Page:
It may also lead to an international response by authorities under the Hague Convention, which is an international agreement between countries that aims to combat child abductions. Under this convention, authorities can coordinate with international state departments to return a child after they have been illegally taken to another country.

If you want to move out of the country with your child or block an international relocation, you are likely to face a contentious custody dispute with your child’s other parent. If you cannot come to terms on your own, you may need to present your case before a Chester County judge.

Judges are required to advocate for the best interests of the child in relocation cases and will evaluate how a move will impact their development, health, safety, and well-being. A judge will also consider how a move will impact parenting time and if it is possible for parents to feasibly share joint custody and develop a parenting plan between two countries.

Back to Top

Fighting Against a Relocation

Judges tend to favor a child living near both parents in order to foster healthy familial relationships. Despite this, you may still face an uphill battle to prevent a move-away order and avoid having to travel internationally to see your child.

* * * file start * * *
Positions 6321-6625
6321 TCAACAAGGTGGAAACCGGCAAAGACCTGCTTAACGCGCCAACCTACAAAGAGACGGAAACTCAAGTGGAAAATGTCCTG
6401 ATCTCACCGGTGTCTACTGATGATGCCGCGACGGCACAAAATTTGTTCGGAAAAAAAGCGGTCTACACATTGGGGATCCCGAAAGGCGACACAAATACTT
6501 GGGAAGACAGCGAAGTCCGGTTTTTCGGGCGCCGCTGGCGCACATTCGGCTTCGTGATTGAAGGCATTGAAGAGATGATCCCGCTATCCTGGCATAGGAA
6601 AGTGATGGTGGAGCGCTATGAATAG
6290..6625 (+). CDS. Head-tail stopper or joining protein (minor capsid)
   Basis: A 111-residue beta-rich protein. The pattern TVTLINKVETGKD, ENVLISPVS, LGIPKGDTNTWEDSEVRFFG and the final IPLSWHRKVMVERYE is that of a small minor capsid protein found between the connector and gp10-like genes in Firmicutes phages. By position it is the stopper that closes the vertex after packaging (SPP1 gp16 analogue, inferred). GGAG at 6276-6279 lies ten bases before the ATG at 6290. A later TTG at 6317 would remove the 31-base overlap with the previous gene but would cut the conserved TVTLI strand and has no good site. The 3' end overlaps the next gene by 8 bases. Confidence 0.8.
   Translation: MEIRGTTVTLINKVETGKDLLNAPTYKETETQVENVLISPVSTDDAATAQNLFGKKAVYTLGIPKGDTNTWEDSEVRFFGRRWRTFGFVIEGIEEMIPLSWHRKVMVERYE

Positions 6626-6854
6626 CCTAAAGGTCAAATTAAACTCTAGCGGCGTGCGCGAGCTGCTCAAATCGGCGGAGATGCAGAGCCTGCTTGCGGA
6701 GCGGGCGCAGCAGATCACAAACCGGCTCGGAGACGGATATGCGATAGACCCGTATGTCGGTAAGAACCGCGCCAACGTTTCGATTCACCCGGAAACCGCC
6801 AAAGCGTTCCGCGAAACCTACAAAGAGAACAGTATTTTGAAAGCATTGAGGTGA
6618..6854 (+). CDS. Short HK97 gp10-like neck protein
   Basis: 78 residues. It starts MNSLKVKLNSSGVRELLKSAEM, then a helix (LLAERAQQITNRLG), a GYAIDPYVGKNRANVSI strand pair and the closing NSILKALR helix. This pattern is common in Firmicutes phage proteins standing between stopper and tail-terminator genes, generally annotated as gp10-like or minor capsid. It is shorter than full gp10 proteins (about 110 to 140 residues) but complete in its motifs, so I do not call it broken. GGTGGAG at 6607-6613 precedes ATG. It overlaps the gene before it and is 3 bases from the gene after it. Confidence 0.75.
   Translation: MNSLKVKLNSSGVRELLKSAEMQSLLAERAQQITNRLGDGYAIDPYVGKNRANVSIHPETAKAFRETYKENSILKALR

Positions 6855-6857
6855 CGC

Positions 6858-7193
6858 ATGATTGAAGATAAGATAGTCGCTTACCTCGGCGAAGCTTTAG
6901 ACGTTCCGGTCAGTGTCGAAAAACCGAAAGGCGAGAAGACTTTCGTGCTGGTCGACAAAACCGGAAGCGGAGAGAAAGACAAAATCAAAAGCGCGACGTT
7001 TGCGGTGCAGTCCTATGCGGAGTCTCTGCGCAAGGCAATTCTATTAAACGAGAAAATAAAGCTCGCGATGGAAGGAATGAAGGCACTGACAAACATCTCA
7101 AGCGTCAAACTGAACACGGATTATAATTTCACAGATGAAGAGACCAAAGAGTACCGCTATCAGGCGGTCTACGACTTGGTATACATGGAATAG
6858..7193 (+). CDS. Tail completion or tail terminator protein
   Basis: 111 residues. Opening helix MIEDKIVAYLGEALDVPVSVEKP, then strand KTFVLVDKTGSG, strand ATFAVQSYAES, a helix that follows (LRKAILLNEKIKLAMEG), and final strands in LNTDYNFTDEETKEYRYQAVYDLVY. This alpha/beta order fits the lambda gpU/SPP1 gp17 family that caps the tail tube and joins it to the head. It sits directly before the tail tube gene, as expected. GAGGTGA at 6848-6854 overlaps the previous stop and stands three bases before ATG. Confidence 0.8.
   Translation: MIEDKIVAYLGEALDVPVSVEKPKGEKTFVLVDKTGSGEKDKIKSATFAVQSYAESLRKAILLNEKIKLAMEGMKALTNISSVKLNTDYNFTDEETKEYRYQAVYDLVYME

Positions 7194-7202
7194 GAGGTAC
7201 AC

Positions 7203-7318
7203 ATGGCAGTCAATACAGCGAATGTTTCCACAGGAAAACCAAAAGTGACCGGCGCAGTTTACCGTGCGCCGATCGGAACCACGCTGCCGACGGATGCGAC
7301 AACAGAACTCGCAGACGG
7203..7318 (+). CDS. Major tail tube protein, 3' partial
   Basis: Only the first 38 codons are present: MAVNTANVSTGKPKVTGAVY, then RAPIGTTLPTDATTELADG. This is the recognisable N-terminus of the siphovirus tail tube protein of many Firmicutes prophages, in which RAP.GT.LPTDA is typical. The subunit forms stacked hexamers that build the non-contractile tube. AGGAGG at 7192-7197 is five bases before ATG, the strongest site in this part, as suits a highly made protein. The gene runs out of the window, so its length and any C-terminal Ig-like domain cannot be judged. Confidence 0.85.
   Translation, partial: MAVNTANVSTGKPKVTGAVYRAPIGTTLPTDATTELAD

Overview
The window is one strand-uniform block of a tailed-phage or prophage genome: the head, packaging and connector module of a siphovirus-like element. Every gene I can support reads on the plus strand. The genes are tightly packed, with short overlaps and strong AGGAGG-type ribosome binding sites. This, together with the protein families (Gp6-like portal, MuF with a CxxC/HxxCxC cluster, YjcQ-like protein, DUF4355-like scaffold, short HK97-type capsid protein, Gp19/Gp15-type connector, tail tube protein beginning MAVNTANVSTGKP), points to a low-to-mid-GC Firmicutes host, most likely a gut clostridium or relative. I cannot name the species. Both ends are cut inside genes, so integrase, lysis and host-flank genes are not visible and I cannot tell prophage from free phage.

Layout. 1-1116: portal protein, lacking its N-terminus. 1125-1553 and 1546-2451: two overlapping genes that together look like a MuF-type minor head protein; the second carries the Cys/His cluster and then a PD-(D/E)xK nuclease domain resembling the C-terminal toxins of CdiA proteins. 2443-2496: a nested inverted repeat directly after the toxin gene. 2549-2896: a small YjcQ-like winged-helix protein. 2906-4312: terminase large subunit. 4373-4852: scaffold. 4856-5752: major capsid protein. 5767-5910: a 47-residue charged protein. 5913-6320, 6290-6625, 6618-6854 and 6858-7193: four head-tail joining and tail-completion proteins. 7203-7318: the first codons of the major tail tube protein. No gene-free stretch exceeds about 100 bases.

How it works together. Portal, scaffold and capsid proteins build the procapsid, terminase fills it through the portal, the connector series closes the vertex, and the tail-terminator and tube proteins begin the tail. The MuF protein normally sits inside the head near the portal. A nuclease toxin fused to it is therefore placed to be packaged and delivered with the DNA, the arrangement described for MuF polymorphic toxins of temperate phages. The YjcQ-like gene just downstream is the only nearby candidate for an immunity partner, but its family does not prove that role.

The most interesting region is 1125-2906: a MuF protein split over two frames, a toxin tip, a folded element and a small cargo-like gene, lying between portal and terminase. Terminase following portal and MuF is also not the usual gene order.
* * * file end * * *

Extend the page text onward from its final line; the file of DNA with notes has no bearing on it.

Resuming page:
Ideally, you and the other custodial parent may be able to discuss the case out of court or come to a new agreement through mediation that accounts for both of your parenting rights. If the other parent still moves forward to get court approval for an international relocation, you have a right to be notified of their petition and can have a family law attorney represent you in a court hearing. You will need to show how the move will impact your relationship with your child and their development.

Factors that a judge may consider is if a child has strong ties to nearby family, is involved in extracurricular activities, needs treatment for a health condition in the United States, or if it would be difficult for you to see your child due to finances, travel restrictions, or other matters.